- Deputies: Man, woman tried to arrange killing of his estranged wife (5/21/17)1
- Former coroner convicted of felony theft now faces prison in misdemeanor case (5/23/17)2
- Police: Woman arrested after meth found hidden in pants (5/26/17)2
- Cape police say man assaulted, kidnapped girlfriend (5/21/17)2
- Woman may lose foot after being hit by moped (5/24/17)
- Illinois Trail of Tears site where Cherokee buried named to National Historic Register (5/24/17)
- Two men face charges in Cape prostitution sting (5/28/17)
- Business notebook: Woman, sister-in-law buy Perryville custom-wear shop (5/22/17)
- Police apprehend Charleston man they say hit Cape woman with car (5/24/17)
- Broadening horizons: Heartland Dream Team founder stays committed to area youth (5/21/17)2
Nation digest 02/02/02
Priest in Florida pleads guilty to drug charges
PENSACOLA, Fla. -- A Roman Catholic priest accused of dealing drugs from the rectory pleaded guilty Friday to federal charges.
The Rev. Thomas Crandall, 47, could get five to 40 years in prison at sentencing April 17.
He pleaded guilty to conspiring to possess with intent to distribute methamphetamine and the drug Ecstasy.
The pastor of St. Rose of Lima Church in Milton came under investigation in December after an informant identified the priest as his drug supplier.
He was arrested Jan. 12 after agents found some 900 Ecstasy tablets and methamphetamine in his sport utility vehicle and at the St. Rose rectory.
Lear will cut 6,500 jobs and close 21 sites
SOUTHFIELD, Mich. -- Lear Corp., the world's fifth-largest auto parts supplier, said Friday it will cut 6,500 jobs and close 21 factories and other sites by the end of the year.
The announcement came after Lear reported a fourth-quarter loss of $48.8 million, down from earnings of $72.4 million for the same period last year.
The job cuts and closings -- 16 of them involving factories or sales sites in North and South America -- started in December.
The company did not specify how many U.S. jobs or plants would be affected. As of October, Lear employed more than 100,000 people worldwide.
U.S. Attorney won't call Columbine grand jury
DENVER -- U.S. Attorney John Suthers declined to convene a grand jury to investigate claims that one of the students killed in the Columbine High School massacre was actually shot by police.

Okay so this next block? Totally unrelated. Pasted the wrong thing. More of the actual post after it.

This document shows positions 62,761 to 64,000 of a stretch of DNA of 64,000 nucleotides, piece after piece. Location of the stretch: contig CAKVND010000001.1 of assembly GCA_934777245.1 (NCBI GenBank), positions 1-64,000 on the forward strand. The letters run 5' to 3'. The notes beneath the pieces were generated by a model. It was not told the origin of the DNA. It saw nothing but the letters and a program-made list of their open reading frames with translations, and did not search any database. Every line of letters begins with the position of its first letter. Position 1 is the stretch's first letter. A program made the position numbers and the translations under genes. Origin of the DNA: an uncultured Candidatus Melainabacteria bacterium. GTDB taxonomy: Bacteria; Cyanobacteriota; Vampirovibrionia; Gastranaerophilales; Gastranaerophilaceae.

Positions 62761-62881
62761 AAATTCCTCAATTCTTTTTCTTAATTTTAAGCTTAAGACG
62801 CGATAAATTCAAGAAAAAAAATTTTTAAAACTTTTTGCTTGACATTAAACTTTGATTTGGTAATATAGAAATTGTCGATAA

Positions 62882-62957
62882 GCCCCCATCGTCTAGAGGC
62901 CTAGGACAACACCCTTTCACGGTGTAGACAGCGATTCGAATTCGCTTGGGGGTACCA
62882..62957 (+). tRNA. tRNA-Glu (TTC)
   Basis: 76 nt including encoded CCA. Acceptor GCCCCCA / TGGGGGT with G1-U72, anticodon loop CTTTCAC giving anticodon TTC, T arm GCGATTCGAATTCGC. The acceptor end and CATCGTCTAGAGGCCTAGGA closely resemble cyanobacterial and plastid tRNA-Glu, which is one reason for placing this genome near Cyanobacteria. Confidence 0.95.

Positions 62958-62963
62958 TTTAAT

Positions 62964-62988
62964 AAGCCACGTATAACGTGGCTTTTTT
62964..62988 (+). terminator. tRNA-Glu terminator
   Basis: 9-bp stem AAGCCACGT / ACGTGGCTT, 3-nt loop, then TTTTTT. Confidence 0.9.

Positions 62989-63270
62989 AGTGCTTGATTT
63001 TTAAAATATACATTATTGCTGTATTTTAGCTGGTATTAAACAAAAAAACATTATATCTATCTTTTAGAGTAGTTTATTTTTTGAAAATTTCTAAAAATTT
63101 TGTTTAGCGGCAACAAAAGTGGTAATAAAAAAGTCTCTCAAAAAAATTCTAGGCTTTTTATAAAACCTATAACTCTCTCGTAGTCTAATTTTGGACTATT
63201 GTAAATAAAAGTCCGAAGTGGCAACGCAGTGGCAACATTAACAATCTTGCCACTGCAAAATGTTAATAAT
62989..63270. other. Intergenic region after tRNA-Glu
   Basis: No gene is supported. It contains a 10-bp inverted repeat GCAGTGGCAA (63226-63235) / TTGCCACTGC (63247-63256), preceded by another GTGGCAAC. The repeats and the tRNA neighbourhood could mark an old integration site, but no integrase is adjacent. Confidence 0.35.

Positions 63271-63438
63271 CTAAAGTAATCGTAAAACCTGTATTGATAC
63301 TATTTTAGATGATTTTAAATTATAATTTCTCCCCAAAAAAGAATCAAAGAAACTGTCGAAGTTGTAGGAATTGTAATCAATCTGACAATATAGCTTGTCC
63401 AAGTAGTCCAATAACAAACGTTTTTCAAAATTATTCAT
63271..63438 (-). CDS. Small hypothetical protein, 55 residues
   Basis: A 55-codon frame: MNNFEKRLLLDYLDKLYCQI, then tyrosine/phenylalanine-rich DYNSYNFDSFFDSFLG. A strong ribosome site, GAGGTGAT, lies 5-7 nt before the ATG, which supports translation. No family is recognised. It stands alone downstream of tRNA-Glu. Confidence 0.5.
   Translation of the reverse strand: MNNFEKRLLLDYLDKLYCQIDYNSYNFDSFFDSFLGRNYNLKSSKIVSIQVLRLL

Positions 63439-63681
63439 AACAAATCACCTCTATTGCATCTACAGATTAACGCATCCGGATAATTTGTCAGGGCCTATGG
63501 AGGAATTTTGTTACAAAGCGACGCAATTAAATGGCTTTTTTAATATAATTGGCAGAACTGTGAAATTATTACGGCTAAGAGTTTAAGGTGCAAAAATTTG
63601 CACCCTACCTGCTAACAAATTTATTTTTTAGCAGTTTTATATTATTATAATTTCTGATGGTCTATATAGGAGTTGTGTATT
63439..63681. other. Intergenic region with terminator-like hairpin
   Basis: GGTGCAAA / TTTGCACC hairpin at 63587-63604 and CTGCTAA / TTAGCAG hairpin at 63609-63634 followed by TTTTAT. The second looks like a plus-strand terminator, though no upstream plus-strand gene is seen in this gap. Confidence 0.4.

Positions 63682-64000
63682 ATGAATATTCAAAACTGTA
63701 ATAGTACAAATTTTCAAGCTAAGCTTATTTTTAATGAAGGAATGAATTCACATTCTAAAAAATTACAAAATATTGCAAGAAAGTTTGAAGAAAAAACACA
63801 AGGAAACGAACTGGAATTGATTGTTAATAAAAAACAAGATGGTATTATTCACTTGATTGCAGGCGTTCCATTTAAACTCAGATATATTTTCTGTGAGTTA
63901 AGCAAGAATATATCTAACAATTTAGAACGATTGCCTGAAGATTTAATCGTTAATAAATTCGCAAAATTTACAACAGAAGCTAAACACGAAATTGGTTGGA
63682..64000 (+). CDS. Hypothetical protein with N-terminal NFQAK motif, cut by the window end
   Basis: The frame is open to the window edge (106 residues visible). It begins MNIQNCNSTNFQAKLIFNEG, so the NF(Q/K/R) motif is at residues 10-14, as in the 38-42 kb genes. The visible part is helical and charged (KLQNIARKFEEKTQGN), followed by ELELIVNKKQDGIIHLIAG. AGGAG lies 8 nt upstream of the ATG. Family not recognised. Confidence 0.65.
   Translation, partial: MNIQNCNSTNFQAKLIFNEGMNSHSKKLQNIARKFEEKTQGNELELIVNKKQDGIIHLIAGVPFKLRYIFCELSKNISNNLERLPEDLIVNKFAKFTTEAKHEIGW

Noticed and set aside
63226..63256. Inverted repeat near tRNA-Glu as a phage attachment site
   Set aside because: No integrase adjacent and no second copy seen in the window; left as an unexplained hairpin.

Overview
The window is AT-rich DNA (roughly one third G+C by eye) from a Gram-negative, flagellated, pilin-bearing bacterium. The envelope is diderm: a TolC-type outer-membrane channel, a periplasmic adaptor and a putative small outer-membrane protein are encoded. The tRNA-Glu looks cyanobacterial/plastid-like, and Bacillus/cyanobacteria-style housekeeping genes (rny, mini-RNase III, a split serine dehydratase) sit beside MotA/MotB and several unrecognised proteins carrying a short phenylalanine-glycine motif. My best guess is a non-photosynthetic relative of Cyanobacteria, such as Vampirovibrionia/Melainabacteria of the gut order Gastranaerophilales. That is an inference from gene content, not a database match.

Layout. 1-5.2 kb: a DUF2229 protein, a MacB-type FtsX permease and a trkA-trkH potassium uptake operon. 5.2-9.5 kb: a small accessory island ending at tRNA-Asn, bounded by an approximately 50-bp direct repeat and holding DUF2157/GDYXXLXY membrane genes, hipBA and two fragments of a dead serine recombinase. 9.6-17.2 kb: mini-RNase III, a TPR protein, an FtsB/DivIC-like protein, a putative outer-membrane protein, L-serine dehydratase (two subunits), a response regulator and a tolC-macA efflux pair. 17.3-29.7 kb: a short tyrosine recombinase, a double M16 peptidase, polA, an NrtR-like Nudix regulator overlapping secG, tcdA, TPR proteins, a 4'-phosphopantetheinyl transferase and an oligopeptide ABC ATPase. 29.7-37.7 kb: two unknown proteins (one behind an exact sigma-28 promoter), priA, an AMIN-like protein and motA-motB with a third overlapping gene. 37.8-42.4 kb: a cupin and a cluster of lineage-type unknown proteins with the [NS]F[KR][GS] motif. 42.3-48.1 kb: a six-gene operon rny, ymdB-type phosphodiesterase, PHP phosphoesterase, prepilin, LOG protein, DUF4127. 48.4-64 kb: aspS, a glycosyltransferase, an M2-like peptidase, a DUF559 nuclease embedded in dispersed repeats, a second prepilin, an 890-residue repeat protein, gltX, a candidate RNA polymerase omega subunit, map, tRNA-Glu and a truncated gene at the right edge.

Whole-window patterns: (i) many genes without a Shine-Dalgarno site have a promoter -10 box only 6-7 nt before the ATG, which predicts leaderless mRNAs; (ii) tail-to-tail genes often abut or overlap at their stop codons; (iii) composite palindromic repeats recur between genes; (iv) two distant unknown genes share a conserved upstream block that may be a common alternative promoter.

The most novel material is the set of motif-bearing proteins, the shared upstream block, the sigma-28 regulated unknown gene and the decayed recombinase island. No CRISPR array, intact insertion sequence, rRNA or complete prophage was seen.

Suthers said Thursday that there was no credible evidence to disprove investigators' conclusions that student gunman Dylan Klebold killed Daniel Rohrbough.
Even if there were information linking an officer to Rohrbough's death, Suthers said he still would not call a grand jury because there was no indication it would have been deliberate.
Rohrbough's parents claim a Denver police officer killed the 15-year-old as he ran from the school on April 20, 1999. They note that the bullet that killed their son entered from the front, as if he had been running toward police and away from the gunmen. Shell casings found near his body did not match bullets used by either Klebold or Eric Harris.
Boy, 12, pleads guilty in stabbing death
SPRINGFIELD, Mass. -- A 12-year-old boy pleaded guilty to juvenile charges of voluntary manslaughter Friday for stabbing another youngster to death outside a movie theater in a fight over a girl.
The defendant, whose name was not released, was committed to a juvenile detention center until at least age 18, with a possible extension to age 21 -- the maximum penalty.
He was charged with pulling a knife and stabbing to death 11-year-old Nestor "Tito" Herrera last February. One thrust of the knife pierced his heart.
Nike launches $200 Air Jordan shoe
BEAVERTON, Ore. -- Air Jordan, the most successful brand of Nike basketball shoes, is taking a vertical leap with a new $200 version that comes in a silvery metallic briefcase instead of a shoebox.
The Air Jordan XVII is being accompanied by a $10 million national advertising campaign.
The competition, meanwhile, is trying to keep up. Reebok International is introducing a $125 shoe promoted by such stars as Philadelphia 76ers guard Allen Iverson.
"Most of them will never see the street," said John Shanley of Wells Fargo Securities in New York. "Kids call it a 'keeper.' They basically keep it under their bed and when friends come over, show it to them."
-- From wire reports